We’re delighted the Cuckoo has arrived on the farm and here it is!
Archaeology and Wildlife Event
A lovely walk led by archaeologist Emily Hathaway and the Wild Hollowfields team, discovering the archaeological secrets that lie beneath our feet. As well as visiting some of the historic features of the farm, Emily, with kind permission from our neighbours, led us around the Scheduled Ancient Monument next door. On the wildlife side, children were completely engrossed when dissecting one of the farm’s barn owl pellets with Tony Barnby!
Wild About Words!
August 19th 2017
We were thrilled to have poet James Carter here at the farm for his madcap sessions. James performed some wild guitar music as well as a bunch of poems from his collections. Published by Macmillan, Bloomsbury and Walker Books, James is a well established poet and we love his performances! Brilliantly entertained, adults and children had a wonderful time.
Our cows are inside during the day at the moment and out grazing at night.
Red Kite spotted over the farm by Hattie yesterday at 3.20pm-ish. Last seen here June 29th 2016!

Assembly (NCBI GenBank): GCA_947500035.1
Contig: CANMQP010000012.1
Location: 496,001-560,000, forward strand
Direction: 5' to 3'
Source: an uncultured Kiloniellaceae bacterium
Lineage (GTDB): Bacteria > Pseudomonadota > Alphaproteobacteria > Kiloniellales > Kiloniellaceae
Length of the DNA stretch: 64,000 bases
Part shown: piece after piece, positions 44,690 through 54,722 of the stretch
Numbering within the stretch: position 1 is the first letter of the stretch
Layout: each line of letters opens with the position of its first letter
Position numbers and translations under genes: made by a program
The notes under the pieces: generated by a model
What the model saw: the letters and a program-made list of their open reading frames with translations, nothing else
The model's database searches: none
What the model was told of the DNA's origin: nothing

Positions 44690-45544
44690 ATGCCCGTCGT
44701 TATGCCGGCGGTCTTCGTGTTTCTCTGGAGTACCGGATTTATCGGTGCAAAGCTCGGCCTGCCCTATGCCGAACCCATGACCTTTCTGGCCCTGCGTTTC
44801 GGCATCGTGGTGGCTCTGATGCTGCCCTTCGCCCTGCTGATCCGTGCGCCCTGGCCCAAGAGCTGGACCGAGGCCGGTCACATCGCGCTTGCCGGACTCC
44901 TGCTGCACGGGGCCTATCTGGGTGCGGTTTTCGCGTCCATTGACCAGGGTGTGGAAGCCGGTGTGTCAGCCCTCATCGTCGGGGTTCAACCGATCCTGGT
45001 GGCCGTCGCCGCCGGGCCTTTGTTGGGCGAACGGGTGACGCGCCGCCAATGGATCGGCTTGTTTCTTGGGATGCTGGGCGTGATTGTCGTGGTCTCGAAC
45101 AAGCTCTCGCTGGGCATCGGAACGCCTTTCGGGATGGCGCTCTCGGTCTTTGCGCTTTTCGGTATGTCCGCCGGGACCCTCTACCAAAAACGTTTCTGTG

Birds in their own words: the Dawn Chorus
Saturday 27th May 2017
Two very hot nights, woken up by the dawn chorus I ventured outside at 4am! Below is a link to a few moments.
Hattie, six years old and I have been lucky enough to spend an afternoon with a large gathering of frogs in the grips on the farm. These prehistoric looking creatures popped above the water regularly making a ‘beep, beep’ sound which we guess translates to ‘ribbet’. We were transfixed, rooted to the spot and so fascinating was it to watch, that no other thoughts entered our heads….. almost meditation.
Red Kite spotted over the farm by Rob and Hattie on Sunday evening at about 6-ish
Worcestershire Wildlife Trust’s Wild Pollinator Event
2nd June 2016
Photo: Gert Corfield 2016
It’s been fantastic to see the huge numbers of cowslips in our flower meadow this year! These have all grown thanks to the Worcestershire Wildlife Trust generously allowing us to take green hay for strewing from their nationally important SSSI site Eades Meadow a number of years ago. This involved a precise operation with machines and volunteers, where the green hay had to be baled, transported and strewn on our wildflower meadow within two hours. Otherwise, the hay not dried in the traditional way would have heated up making the wildflower seeds not viable. Our flower meadow was created years ago with seeds from Eades, so it was a fantastic opportunity to add to this work.